Domestic politics might worsen the US-China trade conflict, says CME Group chief economist
Potential tit-for-tat trade war will derail global growth and rock financial markets, says Blu Putnam
A potential tit-for-tat trade war between the world’s two largest economies will hurt global growth and rock financial markets, said the chief economist at CME Group, operator of the world’s largest futures exchange. And US-China trade relations are at the risk of sliding into this scenario because the two countries’ leaders might have more to consider in terms of domestic politics, than in short-term economic impact.
In a one-on-one interview with the South China Morning Post in Hong Kong, Blu Putnam said the global economy had been experiencing synchronised growth for the first time in about a decade, with growth of 4.2 per cent projected for 2018. But a trade war between the United States and China will disrupt trade flows and dent growth, which will incur great volatility in equity markets.
“Right now, we are in the rhetoric phase,” he said. “The market is still digesting the escalating trade-related rhetoric between the two countries. Nothing has happened so far.”
Asian stock markets closed higher on Monday, with indexes in Japan, Hong Kong, Australia, Shanghai and South Korea all snagging gains.
But equity market volatility has surged in the past six weeks, indicating that investors are nervous.
And a worsening trade relationship between Washington and Beijing could also spill over to other areas, such as the US treasuries market and interest rates.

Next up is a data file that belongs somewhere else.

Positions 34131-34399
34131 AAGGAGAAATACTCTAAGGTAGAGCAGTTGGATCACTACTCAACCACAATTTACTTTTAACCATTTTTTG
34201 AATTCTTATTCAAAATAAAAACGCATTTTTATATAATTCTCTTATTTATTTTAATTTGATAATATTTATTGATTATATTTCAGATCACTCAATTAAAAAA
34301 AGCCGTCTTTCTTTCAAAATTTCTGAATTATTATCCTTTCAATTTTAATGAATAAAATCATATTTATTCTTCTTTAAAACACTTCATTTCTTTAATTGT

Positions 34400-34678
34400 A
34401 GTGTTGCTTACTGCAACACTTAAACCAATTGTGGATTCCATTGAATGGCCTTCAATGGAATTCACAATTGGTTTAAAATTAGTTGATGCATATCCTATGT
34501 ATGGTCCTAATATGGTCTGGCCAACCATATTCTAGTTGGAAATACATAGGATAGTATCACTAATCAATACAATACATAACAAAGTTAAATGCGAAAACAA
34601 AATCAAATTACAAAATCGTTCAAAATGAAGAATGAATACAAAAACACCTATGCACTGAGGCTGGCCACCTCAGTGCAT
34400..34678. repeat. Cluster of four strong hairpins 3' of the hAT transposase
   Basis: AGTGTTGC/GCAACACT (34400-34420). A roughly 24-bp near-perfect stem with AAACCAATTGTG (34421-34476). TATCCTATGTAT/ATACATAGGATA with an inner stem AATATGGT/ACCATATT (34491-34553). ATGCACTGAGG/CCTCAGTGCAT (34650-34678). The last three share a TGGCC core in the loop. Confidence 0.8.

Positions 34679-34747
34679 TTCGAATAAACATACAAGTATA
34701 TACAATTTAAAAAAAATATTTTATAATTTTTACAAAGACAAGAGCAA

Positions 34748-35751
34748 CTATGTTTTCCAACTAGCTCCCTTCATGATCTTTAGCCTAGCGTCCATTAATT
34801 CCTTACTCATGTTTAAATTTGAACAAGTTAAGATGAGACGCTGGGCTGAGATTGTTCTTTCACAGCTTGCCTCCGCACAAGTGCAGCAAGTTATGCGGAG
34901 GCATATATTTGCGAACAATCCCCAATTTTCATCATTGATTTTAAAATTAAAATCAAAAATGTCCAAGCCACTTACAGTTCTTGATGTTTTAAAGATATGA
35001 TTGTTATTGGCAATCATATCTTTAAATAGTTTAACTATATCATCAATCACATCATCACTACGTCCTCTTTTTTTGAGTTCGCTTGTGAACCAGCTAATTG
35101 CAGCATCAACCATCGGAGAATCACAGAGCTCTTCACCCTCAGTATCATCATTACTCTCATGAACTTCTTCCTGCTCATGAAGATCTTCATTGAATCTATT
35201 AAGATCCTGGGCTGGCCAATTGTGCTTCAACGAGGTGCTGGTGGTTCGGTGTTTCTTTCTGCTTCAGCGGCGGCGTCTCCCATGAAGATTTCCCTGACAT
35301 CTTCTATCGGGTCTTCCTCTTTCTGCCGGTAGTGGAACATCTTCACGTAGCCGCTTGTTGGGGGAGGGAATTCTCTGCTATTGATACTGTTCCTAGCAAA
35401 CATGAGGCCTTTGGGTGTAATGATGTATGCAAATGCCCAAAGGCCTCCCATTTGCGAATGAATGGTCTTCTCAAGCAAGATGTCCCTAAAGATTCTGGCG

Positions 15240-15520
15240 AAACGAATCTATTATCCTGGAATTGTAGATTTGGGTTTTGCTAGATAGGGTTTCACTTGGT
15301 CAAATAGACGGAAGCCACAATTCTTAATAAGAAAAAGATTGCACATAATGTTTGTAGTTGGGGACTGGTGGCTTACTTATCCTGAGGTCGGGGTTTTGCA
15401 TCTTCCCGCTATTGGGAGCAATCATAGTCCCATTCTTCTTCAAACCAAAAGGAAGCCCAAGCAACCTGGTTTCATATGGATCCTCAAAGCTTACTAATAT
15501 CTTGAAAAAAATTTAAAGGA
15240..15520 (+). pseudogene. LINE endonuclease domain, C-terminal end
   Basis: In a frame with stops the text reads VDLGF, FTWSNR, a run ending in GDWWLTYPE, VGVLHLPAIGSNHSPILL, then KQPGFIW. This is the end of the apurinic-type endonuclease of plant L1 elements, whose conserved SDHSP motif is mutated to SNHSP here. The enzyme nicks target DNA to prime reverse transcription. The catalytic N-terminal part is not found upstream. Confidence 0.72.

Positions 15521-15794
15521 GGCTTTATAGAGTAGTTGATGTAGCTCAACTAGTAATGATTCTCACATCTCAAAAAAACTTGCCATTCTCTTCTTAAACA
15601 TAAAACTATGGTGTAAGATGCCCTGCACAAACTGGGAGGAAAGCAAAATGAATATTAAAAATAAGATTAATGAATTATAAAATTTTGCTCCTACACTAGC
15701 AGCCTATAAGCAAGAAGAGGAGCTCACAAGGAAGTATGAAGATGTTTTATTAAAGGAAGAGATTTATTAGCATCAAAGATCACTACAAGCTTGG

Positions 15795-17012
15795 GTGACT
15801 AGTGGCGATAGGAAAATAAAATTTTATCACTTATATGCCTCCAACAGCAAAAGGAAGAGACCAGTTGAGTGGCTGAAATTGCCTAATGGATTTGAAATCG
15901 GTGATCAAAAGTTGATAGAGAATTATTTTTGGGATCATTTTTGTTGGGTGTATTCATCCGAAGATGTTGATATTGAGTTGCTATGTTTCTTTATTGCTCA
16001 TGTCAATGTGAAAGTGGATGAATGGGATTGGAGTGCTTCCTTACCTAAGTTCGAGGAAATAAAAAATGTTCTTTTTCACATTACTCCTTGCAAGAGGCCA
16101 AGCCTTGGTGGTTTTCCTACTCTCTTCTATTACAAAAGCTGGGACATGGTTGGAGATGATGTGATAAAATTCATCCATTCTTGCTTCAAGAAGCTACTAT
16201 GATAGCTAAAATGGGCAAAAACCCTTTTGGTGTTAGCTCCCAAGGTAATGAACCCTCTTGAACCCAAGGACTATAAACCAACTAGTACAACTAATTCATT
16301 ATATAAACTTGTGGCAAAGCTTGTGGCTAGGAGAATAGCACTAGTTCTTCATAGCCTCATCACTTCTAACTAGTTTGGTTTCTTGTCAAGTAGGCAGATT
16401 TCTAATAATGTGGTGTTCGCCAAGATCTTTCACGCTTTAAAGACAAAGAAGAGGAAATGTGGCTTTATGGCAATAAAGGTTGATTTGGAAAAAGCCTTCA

“There are many ways China can inflict pain on the US, including capital flows,” said Putnam.
The possibility of a deteriorating trade dispute cannot be ruled out, as both countries’ policies could be shaped by domestic political purposes, he said. “Politics is more important than economics in analysing the dynamic [of US-China trade relations] in the short term,” said Putnam.
US President Donald Trump has gone on the offensive in recent weeks, taking on China over trade, and implying that the tariffs are retaliation against China’s “theft” of American intellectual property, and that they will create more jobs in the US.
“It’s probably one of the reasons I was elected; Maybe one of the main reasons,” Trump said while speaking about the tariffs.
By delivering on previous promises, Trump is “campaigning” ahead of the 2018 midterm election in November, as the Republicans are trying hard to hold on to majorities in the Congress, said Putnam.
“He probably thinks what got him elected will keep him [in office]. ”
On the other side, domestic politics could also push China to take more action against the US, as anger in the country is on the rise in the online space, fuelled by China’s resurgent economic strength and antagonism towards the West, with the government selectively tolerating such displays.
A nationalistic sentiment might force Beijing to take a tougher stand, which could lead to conflict in trade and other areas.
“It’s beyond economic interpretation,” said Putnam. “[But] we have to be aware of that [possibility].”